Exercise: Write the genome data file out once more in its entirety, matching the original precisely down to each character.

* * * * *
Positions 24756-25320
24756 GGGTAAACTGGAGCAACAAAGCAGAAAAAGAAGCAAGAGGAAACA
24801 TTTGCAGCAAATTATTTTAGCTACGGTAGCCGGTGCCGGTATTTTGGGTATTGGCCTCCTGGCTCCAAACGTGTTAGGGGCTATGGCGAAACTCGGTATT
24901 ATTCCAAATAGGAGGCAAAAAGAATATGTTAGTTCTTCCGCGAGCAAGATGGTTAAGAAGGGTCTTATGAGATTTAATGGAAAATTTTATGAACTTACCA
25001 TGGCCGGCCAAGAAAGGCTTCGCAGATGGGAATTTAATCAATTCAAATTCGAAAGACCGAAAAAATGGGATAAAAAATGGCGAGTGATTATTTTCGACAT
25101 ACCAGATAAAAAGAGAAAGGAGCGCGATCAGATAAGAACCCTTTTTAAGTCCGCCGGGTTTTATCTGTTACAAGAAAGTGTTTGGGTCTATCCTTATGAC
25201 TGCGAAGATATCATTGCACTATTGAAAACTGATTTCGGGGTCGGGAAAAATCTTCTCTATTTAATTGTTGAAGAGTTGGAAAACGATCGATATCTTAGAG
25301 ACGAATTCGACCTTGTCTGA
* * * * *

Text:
Positions 24756-25320
24756 GGGTAAACTGGAGCAACAAAGCAGAAAAAGAAGCAAGAGGAAACA
24801 TTTGCAGCAAATTATTTTAGCTACGGTAGCCGGTGCCGGTATTTTGGGTATTGGCCTCCTGGCTCCAAACGTGTTAGGGGCTATGGCGAAACTCGGTATT
24901 ATTCCAAATAGGAGGCAAAAAGAATATGTTAGTTCTTCCGCGAGCAAGATGGTTAAGAAGGGTCTTATGAGATTTAATGGAAAATTTTATGAACTTACCA
25001 TGGCCGGCCAAGAAAGGCTTCGCAGATGGGAATTTAATCAATTCAAATTCGAAAGACCGAAAAAATGGGATAAAAAATGGCGAGTGATTATTTTCGACAT
25101 ACCAGATAAAAAGAGAAAGGAGCGCGATCAGATAAGAACCCTTTTTAAGTCCGCCGGGTTTTATCTGTTACAAGAAAGTGTTTGGGTCTATCCTTATGAC
25201 TGCGAAGATATCATTGCACTATTGAAAACTGATTTCGGGGTCGGGAAAAATCTTCTCTATTTAATTGTTGAAGAGTTGGAAAACGATCGATATCTTAGAG
25301 ACGAATTCGACCTTGTCTGA